9. Get rid of the random acts of marketing (RAMs). Rams will eat every last dollar of Return on Investment (ROI) for breakfast, lunch and dinner. Because many people don’t know how to delete the RAMs from their business, they often find themselves falling into the trap of perfection. Embracing imperfect perfection does not equal becoming random in your work and planning. Read-> 9 Tips to Stomp Random Acts of Marketing 

10. Be agile. Build your team in a way that you are always keeping an eye on what is ahead, how you can quickly pivot when needed when new opportunities arise. Make sure you have the processes and methodologies in place to quickly test feasibility of new technology, products and systems you can implement. Learning how to be agile will help you stay ahead of competition and stay innovative.

11. Humble yourself and your brand. Don’t pretend to be something that you are not. If you just launched a new business, product or department, let your audience, stakeholders and employees know such.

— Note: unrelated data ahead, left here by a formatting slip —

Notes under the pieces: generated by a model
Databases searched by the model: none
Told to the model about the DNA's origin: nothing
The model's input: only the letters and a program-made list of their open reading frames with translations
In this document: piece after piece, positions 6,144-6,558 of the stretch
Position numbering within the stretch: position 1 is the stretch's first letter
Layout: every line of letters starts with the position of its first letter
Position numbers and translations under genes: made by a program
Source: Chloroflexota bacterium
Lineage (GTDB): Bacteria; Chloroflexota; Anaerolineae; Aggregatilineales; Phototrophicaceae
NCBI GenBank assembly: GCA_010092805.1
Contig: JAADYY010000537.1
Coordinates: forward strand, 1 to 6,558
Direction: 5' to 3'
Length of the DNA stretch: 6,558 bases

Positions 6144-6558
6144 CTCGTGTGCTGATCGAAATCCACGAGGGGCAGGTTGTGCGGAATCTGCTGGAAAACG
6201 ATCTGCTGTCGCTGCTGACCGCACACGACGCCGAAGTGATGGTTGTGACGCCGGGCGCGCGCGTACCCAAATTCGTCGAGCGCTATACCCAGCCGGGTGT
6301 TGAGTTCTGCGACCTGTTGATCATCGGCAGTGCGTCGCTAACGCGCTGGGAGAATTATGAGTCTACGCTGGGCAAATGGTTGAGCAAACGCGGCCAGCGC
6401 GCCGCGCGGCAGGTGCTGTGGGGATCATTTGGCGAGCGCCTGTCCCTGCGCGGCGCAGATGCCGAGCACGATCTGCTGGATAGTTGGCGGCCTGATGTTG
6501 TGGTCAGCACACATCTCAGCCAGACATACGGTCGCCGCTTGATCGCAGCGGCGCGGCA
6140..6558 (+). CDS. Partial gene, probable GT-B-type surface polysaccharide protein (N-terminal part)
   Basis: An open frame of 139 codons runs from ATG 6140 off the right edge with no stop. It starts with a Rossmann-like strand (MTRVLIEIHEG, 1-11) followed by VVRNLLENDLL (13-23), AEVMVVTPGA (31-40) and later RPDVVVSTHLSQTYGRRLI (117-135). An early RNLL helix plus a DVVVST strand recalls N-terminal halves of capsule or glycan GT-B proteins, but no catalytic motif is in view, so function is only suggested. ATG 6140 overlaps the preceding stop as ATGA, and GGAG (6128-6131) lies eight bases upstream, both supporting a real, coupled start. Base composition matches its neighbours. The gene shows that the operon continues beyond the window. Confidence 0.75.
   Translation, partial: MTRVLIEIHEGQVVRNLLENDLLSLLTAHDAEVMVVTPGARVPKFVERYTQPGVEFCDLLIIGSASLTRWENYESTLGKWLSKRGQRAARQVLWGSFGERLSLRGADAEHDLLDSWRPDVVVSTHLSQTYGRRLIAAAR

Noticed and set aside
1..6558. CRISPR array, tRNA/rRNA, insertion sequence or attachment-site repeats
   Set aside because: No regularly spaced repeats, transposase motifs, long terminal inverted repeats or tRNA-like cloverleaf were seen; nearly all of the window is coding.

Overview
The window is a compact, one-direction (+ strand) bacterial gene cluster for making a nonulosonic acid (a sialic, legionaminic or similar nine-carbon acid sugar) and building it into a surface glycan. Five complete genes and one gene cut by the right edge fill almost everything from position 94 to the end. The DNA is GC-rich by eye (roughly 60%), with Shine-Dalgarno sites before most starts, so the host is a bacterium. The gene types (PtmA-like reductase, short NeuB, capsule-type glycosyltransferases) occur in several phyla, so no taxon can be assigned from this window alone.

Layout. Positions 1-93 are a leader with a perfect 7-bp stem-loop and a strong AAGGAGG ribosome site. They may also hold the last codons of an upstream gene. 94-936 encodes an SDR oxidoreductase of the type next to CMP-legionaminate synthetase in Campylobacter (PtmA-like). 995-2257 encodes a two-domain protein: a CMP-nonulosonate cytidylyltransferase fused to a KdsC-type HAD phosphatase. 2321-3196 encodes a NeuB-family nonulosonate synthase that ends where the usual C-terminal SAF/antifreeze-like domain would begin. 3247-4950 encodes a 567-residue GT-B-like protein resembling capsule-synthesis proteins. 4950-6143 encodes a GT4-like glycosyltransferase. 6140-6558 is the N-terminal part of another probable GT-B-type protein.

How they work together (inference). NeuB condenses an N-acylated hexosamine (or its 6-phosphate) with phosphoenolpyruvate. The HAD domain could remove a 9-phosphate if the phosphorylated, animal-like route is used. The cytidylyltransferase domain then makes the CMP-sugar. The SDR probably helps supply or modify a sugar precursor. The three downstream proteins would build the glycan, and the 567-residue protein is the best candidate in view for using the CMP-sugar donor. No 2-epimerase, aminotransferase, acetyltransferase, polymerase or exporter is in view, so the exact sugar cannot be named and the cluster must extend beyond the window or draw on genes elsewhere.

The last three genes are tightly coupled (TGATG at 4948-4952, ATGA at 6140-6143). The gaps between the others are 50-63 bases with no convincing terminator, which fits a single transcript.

12. Take them on your journey. This is really important for businesses of all sizes. Regardless if you are launching a new business or have been in business for 100 years, share your ups and downs. It is when you share your journey, including the bumps and sink holes that people will fall in love with you and your brand.

iStock 000016247504XSmall Marketing & Business Leaders   Its Time to Embrace Imperfect Perfection 13. Know and leverage what you already have. Don’t insist that every new project must start at square one. Know what content you have, what marketing assets you have and what people within and outside your organization can help you and your audience achieve their goals.
Download -> Content Inventory Worksheet  Read-> Maximize to Monetize – Leverage What You Got

14. Quit comparing your chapter 1 to your competitors chapter 10. Focus on where you are and where you want to go, not just on where your competition has been working for 15 years!

15. Be you! Don’t waste time trying to be someone else or copying and mimicking another brand. When you copy others you are building their brand, not yours. You are better off investing in content and other assets to support your brand, even if it takes longer. When you focus on your goals, your audience and your business it enables you to be more agile, innovate and successful.

 

“Get Fit Social Business Series”

iStock 000022550389Small 300x199 Marketing & Business Leaders   Its Time to Embrace Imperfect Perfection We are going to help you get integrated and stomp the Random Acts of Marketing (RAMs) once and for all in this new series, “Get Fit Social Business.”